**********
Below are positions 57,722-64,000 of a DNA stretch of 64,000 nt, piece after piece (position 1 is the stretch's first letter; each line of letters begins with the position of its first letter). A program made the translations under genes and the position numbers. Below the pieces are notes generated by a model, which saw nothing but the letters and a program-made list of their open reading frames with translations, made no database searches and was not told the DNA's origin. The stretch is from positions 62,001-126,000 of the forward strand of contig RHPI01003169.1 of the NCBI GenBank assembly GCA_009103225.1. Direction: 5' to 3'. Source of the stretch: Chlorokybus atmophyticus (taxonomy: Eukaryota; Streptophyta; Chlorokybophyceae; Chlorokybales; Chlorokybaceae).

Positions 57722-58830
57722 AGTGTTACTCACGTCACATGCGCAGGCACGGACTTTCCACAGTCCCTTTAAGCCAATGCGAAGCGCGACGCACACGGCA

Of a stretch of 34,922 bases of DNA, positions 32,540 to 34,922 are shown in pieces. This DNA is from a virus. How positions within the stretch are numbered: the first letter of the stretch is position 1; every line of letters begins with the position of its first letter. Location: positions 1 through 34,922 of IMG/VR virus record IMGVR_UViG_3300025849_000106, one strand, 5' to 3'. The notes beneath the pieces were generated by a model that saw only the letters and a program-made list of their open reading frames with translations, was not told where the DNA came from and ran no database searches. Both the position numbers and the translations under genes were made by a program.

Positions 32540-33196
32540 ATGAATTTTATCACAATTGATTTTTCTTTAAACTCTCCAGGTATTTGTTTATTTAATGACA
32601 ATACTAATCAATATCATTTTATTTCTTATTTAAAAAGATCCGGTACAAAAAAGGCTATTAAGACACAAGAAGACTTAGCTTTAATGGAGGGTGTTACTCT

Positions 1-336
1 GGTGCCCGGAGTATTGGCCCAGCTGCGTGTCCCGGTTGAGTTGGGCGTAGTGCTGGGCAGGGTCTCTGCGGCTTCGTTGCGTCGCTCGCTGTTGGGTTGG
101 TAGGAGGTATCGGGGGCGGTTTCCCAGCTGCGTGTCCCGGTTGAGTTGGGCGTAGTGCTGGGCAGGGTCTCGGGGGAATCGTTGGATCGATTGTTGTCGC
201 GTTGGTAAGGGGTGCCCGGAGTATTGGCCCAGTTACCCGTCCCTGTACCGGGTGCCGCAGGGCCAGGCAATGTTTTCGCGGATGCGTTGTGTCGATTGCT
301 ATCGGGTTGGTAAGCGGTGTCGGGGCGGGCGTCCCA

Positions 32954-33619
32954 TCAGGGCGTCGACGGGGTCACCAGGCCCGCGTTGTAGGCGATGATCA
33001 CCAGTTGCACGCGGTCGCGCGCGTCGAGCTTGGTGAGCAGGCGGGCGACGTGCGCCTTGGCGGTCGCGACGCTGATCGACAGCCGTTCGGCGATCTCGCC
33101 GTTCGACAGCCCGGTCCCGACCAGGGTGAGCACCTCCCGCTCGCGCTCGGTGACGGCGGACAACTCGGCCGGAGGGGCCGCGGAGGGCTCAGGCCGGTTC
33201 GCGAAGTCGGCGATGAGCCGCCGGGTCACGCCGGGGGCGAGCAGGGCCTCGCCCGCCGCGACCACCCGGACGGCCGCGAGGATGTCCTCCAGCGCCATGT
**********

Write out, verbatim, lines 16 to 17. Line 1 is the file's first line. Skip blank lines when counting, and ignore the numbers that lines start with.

33101 GTTCGACAGCCCGGTCCCGACCAGGGTGAGCACCTCCCGCTCGCGCTCGGTGACGGCGGACAACTCGGCCGGAGGGGCCGCGGAGGGCTCAGGCCGGTTC
33201 GCGAAGTCGGCGATGAGCCGCCGGGTCACGCCGGGGGCGAGCAGGGCCTCGCCCGCCGCGACCACCCGGACGGCCGCGAGGATGTCCTCCAGCGCCATGT